1. Volunteer

You know what feels amazing? Giving back. Volunteering is a great way to motivate your team. Not only will it provide you all with another shared goal, but it will allow you to spend more time together away from the field. There are many different ways you can volunteer; you’re bound to find something that gets everyone fired up. You could use your sports skills to organize a sports day for kids from a disadvantaged area or spend the day preparing a new habitat at a wildlife reserve. Find a cause you all believe in and then call some charitable organizations to see how you could help.

  1. Debrief

You don’t need to spend money on extra curricular activities, team bonding can be as simple as a decent chat after each match. Encourage your team to talk through the game, what went well and what could be improved. Doing this regularly will help to open up communication, build confidence and encourage trust between members. It doesn’t have to take long, even just a ten-minute team chat at the end of the game could help to strengthen the bond. That said, there’s no reason why you can’t have the meeting over burgers and shakes at your local diner.


Young football players

Sensible Eating For The Teen Athlete

Most teen athletes will agree it is important to include a vigorous physical training regimen as part of their efforts to reach premiere levels of athletic performance. Weightlifting and cardiovascular conditioning are a mere afterthought to the dedicated athletic teenager. An area often times ignored, but equally vital to the overall well-being of young sports performers as those methods of physical conditioning just mentioned, is the importance of following a proper nutrition regimen.

U.S. dietary guidelines suggest a daily intake of 2,400 calories for teen girls 14-18 years of age. For boys of the same age group, a daily intake of approximately 3,000 calories is recommended. Interestingly both of these figures are about 500 calories above the recommended rate for adult men and women. Add the additional calorie burning by the average teen athlete during training, practices and games and the importance of sensible eating increases.

Nutrition needs to start at zero, literally. Zero is the number of calories in water and water is a great starting point when discussing sensible eating. A teen’s body is made up of 60 percent water. Muscle is actually 70 percent water and having a two percent water loss will affect an athlete’s performance. Not properly hydrating the body can have serious consequences. Dietary experts have a simple water-intake formula. Teens weighing over 100 pounds should be drinking 50 percent of their body weight ‘in ounces.’ (150 lb weight = 75 oz. of water, e.g.) Young athletes can start off on the right foot nutritionally by drinking 12 ounces of water upon waking up, and then continue the practice of hydrating throughout the day.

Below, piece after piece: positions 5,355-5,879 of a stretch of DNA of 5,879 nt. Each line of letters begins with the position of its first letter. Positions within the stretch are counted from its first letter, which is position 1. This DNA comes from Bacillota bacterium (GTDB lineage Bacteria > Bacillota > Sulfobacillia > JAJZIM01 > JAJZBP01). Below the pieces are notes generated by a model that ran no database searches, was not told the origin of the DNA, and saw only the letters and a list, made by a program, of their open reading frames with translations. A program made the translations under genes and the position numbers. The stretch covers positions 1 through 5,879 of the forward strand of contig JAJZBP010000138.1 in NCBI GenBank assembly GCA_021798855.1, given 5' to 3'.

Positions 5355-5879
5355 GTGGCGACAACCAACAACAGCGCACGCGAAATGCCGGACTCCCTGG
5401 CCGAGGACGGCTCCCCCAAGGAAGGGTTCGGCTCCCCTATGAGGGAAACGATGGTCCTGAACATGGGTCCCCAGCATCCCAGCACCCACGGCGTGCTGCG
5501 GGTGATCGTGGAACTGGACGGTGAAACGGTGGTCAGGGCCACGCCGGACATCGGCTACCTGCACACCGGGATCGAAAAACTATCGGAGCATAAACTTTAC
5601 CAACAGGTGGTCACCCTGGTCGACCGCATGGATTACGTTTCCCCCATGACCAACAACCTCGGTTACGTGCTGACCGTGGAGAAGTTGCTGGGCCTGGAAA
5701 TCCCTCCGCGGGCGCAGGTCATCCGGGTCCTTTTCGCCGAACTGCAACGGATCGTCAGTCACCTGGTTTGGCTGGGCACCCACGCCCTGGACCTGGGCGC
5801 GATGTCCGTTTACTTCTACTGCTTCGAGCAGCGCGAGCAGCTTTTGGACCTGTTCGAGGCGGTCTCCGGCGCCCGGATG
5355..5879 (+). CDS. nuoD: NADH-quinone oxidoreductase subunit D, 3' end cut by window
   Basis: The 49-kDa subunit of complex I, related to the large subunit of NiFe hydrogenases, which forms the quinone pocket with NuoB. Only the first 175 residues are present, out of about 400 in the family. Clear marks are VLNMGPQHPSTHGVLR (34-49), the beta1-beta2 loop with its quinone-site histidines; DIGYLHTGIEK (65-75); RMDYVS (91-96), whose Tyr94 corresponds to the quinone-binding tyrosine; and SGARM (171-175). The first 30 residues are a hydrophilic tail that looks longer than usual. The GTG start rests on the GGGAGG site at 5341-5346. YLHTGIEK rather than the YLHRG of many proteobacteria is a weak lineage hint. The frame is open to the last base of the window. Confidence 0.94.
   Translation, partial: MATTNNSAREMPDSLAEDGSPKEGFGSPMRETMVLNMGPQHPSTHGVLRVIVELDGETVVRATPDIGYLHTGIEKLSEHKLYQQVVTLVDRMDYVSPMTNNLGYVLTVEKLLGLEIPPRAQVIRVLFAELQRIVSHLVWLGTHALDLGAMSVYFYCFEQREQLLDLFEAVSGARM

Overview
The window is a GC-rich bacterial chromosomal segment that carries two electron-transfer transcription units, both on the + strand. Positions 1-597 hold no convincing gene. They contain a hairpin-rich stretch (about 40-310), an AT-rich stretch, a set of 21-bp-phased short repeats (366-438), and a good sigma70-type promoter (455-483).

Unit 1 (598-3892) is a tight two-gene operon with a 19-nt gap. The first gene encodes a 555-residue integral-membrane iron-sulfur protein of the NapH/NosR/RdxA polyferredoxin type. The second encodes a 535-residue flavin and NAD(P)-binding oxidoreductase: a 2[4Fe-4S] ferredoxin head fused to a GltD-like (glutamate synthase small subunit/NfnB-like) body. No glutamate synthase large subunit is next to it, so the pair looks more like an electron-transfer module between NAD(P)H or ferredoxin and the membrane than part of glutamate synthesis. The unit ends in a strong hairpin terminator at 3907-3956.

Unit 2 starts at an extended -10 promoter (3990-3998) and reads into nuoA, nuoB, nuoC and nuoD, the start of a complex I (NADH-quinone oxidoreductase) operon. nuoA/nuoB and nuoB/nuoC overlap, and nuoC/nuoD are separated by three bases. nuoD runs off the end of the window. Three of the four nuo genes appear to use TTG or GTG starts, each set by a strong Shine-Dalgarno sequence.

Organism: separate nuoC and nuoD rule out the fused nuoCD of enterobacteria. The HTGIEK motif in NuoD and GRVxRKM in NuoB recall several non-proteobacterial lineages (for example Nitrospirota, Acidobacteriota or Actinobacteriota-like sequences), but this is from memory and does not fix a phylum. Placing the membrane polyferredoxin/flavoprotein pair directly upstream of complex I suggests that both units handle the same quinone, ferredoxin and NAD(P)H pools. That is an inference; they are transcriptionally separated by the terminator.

When it comes to actual food, a diet for a teen should include:

  • 45-65 percent carbohydrates (oatmeal, whole grain rice/pasta, yogurt)
  • 25-35 percent fats (fish oils, nuts, avocados)
  • ½ a gram per pound proteins, 150 lb. teen = 75 grams, e.g. (eggs, seafood, poultry)

Carbohydrates efficiently fuel production of body energy which is integral in an athlete’s performance in the areas of endurance and power. Some fats are actually good for the body. Omega-3 and monosaturated fats assist in moving substances in and out of body cells. These fats also help brain and nervous system health. Proteins make red blood cells (brings oxygen to muscle) and white blood cells (fights infections). Proteins also make hormones which assist in repairing muscles after workouts/games. Vitamins and minerals should be available for the body through healthy choices in fruits and vegetables, and a daily multi-vitamin will help teen athletes as well.

The importance of breakfast is widely known, but for teen athletes it can be difficult due to early morning practices. Even a healthy breakfast, if eaten less than 45 minutes prior to a game or workout, can cause athletes problems. Simplify it by eating something light like a whole wheat bagel (minus the cream cheese) or a banana. Be sure to have a healthy snack available after the morning session – like chocolate milk. Recent studies have concluded chocolate milk to be as good as sports drinks in the replacement of electrolytes and carbohydrates after a workout or game.

Figuring out a set of eating habits can be challenging, specially as a teenager but it is all about balance, and listening to your own body. If you drink enough water, maintain a healthy carbs, fats and protein ratio and don’t forget about breakfast you are on the right track.


5 Reasons Why Girls Love Sports

Gender stereotyping is bad for boys, bad for girls and definitely bad for sports. When we underestimate the strength, determination and capability of girls, we starve the world of future sports stars.